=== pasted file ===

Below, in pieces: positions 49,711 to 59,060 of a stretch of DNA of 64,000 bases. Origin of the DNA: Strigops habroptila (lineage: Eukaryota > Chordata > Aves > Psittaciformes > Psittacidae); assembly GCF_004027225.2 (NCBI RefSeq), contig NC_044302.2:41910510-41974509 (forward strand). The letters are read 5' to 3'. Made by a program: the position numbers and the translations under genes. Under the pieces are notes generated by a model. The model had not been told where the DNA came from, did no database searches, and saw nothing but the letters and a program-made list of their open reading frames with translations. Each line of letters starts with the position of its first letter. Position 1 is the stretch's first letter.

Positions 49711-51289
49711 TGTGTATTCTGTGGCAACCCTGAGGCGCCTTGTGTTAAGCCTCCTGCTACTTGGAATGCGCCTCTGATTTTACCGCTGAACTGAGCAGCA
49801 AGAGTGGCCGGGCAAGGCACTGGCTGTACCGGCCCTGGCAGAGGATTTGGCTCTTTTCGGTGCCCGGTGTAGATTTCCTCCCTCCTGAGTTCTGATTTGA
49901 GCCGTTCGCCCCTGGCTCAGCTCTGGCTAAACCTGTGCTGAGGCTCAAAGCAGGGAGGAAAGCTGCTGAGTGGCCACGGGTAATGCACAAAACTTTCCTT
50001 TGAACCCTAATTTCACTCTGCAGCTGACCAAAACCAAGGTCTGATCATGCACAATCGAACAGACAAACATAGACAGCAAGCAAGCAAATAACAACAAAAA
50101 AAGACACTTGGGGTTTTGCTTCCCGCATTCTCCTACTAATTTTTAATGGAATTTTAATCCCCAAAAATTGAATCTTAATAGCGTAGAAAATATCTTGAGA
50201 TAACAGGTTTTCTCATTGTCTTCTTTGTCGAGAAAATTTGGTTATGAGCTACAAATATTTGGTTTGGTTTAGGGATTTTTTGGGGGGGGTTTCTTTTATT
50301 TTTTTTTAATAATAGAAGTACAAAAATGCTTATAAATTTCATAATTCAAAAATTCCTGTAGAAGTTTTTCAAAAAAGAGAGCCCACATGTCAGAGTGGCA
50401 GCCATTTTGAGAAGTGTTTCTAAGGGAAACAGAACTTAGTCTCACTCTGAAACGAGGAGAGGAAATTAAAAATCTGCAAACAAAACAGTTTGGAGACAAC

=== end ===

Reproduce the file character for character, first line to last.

Below, in pieces: positions 49,711 to 59,060 of a stretch of DNA of 64,000 bases. Origin of the DNA: Strigops habroptila (lineage: Eukaryota > Chordata > Aves > Psittaciformes > Psittacidae); assembly GCF_004027225.2 (NCBI RefSeq), contig NC_044302.2:41910510-41974509 (forward strand). The letters are read 5' to 3'. Made by a program: the position numbers and the translations under genes. Under the pieces are notes generated by a model. The model had not been told where the DNA came from, did no database searches, and saw nothing but the letters and a program-made list of their open reading frames with translations. Each line of letters starts with the position of its first letter. Position 1 is the stretch's first letter.

Positions 49711-51289
49711 TGTGTATTCTGTGGCAACCCTGAGGCGCCTTGTGTTAAGCCTCCTGCTACTTGGAATGCGCCTCTGATTTTACCGCTGAACTGAGCAGCA
49801 AGAGTGGCCGGGCAAGGCACTGGCTGTACCGGCCCTGGCAGAGGATTTGGCTCTTTTCGGTGCCCGGTGTAGATTTCCTCCCTCCTGAGTTCTGATTTGA
49901 GCCGTTCGCCCCTGGCTCAGCTCTGGCTAAACCTGTGCTGAGGCTCAAAGCAGGGAGGAAAGCTGCTGAGTGGCCACGGGTAATGCACAAAACTTTCCTT
50001 TGAACCCTAATTTCACTCTGCAGCTGACCAAAACCAAGGTCTGATCATGCACAATCGAACAGACAAACATAGACAGCAAGCAAGCAAATAACAACAAAAA
50101 AAGACACTTGGGGTTTTGCTTCCCGCATTCTCCTACTAATTTTTAATGGAATTTTAATCCCCAAAAATTGAATCTTAATAGCGTAGAAAATATCTTGAGA
50201 TAACAGGTTTTCTCATTGTCTTCTTTGTCGAGAAAATTTGGTTATGAGCTACAAATATTTGGTTTGGTTTAGGGATTTTTTGGGGGGGGTTTCTTTTATT
50301 TTTTTTTAATAATAGAAGTACAAAAATGCTTATAAATTTCATAATTCAAAAATTCCTGTAGAAGTTTTTCAAAAAAGAGAGCCCACATGTCAGAGTGGCA
50401 GCCATTTTGAGAAGTGTTTCTAAGGGAAACAGAACTTAGTCTCACTCTGAAACGAGGAGAGGAAATTAAAAATCTGCAAACAAAACAGTTTGGAGACAAC